Each z/OS file to be migrated, that is included in the Datamap configuration file, must be listed.
A file parameter and its options must be included for every VSAM file to convert to an Oracle table. The following parameters must be set:
 
Table 1‑22 Mapping Parameters
(ufas mapper STFILEORA)
include "COPY/ODCSF0B.cpy"
The name and path of the copy file BCOAC01E.cpy is freely chosen by the user when creating the file.
VS-ODCSF0-RECORD corresponds to the level 01 field name in the copy file.
Note:
The description of the different parameters used is provided in the Oracle Tuxedo Application Rehosting Workbench Reference Guide - File To File Convertor.
Listing 1‑28 Example mapper File: mapper-STFILEORA.re
%% Lines beginning with "%%" are ignored
ufas mapper STFILEORA
%%
%% Desc file PJ01AAA.SS.VSAM.CUSTOMER
%%
file PJ01AAA.SS.VSAM.CUSTOMER transferred converted
table name CUSTOMER
include "COPY/ODCSF0B.cpy"
map record VS-ODCSF0-RECORD defined in "COPY/ODCSF0B.cpy"
source record VS-ODCSF0-RECORD in "COPY/ODCSF0B.cpy"
logical name ODCSF0B
converter name ODCSF0B
attributes LOGICAL_MODULE_IN_ADDITION
 
Installing the Copy Files
Once the COBOL Description files have been prepared, the copy files described in the mapper-<configuration name>.re file should be placed in the $PARAM/file/recs-source directory.
If you use a COBOL copy book from the source platform to describe a file (see note in COBOL Description), then it is the location of the copy book that is directly used in the mapping parameter file as in the "COPY/ODCSF0B.cpy" example above.
Generating the Components
To generate the components used to migrate data from VSAM file to Oracle tables Tuxedo ART Workbench uses the file.sh command. This section describes the command.
file.sh
Name
file.sh — Generate z/OS migration components.
Synopsis
file.sh [ [-g] [-m] [-i <installation directory>] <configuration name> | -s <installation directory> (<configuration name>,...) ]
Description
file.sh generates the components used to migrate VSAM files by Tuxedo ART Workbench .
Options
-g <configuration name>
Generation option. The unloading and loading components are generated in $TMPPROJECT using the information provided by the configuration files.
-m <configuration name>
Modification option. Makes the generated shell scripts executable. The COBOL programs are adapted to the target COBOL fixed format. When present, the shell script that modifies the generated source files is executed.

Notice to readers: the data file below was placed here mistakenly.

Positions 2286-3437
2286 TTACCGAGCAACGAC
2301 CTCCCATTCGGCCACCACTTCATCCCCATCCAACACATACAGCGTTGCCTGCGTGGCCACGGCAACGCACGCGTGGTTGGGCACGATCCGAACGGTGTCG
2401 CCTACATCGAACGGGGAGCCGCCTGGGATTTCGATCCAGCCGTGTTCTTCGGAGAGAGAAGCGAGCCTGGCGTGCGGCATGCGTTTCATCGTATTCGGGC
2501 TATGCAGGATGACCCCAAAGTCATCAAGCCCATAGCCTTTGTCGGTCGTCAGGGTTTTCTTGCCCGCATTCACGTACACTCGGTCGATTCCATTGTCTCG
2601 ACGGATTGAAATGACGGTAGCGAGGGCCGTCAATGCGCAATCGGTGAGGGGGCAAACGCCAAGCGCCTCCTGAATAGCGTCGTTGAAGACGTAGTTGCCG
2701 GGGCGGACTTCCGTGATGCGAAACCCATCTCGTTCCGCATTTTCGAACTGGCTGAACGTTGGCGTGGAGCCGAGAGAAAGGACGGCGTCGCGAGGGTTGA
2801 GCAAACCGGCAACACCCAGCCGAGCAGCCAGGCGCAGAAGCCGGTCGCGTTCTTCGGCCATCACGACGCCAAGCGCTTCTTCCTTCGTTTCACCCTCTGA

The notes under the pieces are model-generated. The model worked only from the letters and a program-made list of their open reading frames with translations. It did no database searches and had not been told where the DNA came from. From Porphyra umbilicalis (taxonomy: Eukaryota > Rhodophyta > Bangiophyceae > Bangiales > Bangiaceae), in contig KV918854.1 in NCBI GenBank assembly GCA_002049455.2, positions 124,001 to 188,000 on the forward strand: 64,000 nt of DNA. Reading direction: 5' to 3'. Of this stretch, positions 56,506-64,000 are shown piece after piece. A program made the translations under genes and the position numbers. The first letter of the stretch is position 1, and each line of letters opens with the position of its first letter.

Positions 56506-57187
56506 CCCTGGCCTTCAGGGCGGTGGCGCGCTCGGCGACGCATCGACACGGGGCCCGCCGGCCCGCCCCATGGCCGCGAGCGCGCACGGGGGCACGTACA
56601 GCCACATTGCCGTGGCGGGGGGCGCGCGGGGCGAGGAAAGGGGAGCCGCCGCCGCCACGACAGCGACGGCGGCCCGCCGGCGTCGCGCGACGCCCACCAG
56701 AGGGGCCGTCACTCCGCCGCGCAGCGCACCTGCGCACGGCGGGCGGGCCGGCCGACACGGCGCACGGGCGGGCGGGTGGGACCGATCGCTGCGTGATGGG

-i <installation directory> <configuration name>
Installation option. Places the components in the installation directory. This operation uses the information located in the file-move-assignation.pgm file.
-s <installation directory> <schema name>,...)
Enables the generation of the configuration files and DML utilities used by the COBOL converter. All configuration files are created in $PARAM/dynamic-config and DML files in <trf>/DML directory.
Example
file.sh -gmi $HOME/trf FTFIL001
Using the Make Utility
Make is a UNIX utility intended to automate and optimize the construction of targets (files or actions).
You should have a descriptor file named makefile in the source directory in which all operations are implemented (a makefile is prepared in the source directory during the initialization of a project).
The next two sections describe configuring a make file and how to use Tuxedo ART Workbench File-To-File Converter functions with a make file.
Configuring a Make File
Version.mk
The version.mk configuration file in $PARAM is used to set the variables and parameters required by the make utility.
In version.mk specify where each type of component is installed and their extensions, as well as the versions of the different tools to be used. This file also describes how the log files are organized.
The following general variables should be set at the beginning of migration process in the version.mk file:
In addition, the FILE_SCHEMAS variable is specific to file migration, it indicates the different configurations to process.
This configuration should be complete before using the make file.
Make File Contents
The contents of the makefile summarize the tasks to be performed:
A makefile and a version.mk file are provided with Tuxedo ART Workbench Simple Application.
Using a makefile with Oracle Tuxedo Application Rehosting Workbench File-To-File Converter
The make FileConvert command can be used to launch Tuxedo ART Workbench File-To-File Converter. It enables the generation of the components required to migrate z/OS files to a UNIX/Linux target platform.
The make file launches the file.sh tool with the -g, -m and -i options, for all configurations contained in the FILE_SCHEMAS variable.
Locations of Generated Files
The unloading and loading components generated with the -i $HOME/trf option are placed in the following locations:
 
$HOME/trf/unload/file/<configuration name>
$HOME/trf/reload/file/<configuration name>
Example: loadfile-ODCSF0.ksh RELFILE-ODCSF0.cbl
The generation log files Mapper-log-<configuration name> can be used to resolve problems.
Examples of Generated Components
For the example used in this chapter, the following scripts are generated.